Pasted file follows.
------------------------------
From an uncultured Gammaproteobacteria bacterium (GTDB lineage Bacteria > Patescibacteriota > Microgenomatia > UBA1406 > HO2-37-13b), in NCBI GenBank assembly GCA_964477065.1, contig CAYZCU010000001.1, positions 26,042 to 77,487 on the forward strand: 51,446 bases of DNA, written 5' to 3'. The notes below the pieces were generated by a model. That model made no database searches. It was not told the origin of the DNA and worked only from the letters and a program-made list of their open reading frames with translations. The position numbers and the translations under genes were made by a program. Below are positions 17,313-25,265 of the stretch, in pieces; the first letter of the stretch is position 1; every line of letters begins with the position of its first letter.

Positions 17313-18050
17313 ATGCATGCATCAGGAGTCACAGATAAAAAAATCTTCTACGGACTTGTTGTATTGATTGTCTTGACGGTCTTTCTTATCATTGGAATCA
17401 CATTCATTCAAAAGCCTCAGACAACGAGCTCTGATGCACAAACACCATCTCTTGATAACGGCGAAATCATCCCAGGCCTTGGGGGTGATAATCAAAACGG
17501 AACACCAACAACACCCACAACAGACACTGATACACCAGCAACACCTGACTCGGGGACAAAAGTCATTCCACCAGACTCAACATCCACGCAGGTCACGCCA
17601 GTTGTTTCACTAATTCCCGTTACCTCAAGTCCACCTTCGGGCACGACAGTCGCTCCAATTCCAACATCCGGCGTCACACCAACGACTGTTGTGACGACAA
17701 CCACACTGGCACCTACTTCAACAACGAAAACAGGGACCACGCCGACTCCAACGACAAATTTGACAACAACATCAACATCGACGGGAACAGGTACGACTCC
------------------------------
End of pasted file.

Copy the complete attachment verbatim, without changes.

From an uncultured Gammaproteobacteria bacterium (GTDB lineage Bacteria > Patescibacteriota > Microgenomatia > UBA1406 > HO2-37-13b), in NCBI GenBank assembly GCA_964477065.1, contig CAYZCU010000001.1, positions 26,042 to 77,487 on the forward strand: 51,446 bases of DNA, written 5' to 3'. The notes below the pieces were generated by a model. That model made no database searches. It was not told the origin of the DNA and worked only from the letters and a program-made list of their open reading frames with translations. The position numbers and the translations under genes were made by a program. Below are positions 17,313-25,265 of the stretch, in pieces; the first letter of the stretch is position 1; every line of letters begins with the position of its first letter.

Positions 17313-18050
17313 ATGCATGCATCAGGAGTCACAGATAAAAAAATCTTCTACGGACTTGTTGTATTGATTGTCTTGACGGTCTTTCTTATCATTGGAATCA
17401 CATTCATTCAAAAGCCTCAGACAACGAGCTCTGATGCACAAACACCATCTCTTGATAACGGCGAAATCATCCCAGGCCTTGGGGGTGATAATCAAAACGG
17501 AACACCAACAACACCCACAACAGACACTGATACACCAGCAACACCTGACTCGGGGACAAAAGTCATTCCACCAGACTCAACATCCACGCAGGTCACGCCA
17601 GTTGTTTCACTAATTCCCGTTACCTCAAGTCCACCTTCGGGCACGACAGTCGCTCCAATTCCAACATCCGGCGTCACACCAACGACTGTTGTGACGACAA
17701 CCACACTGGCACCTACTTCAACAACGAAAACAGGGACCACGCCGACTCCAACGACAAATTTGACAACAACATCAACATCGACGGGAACAGGTACGACTCC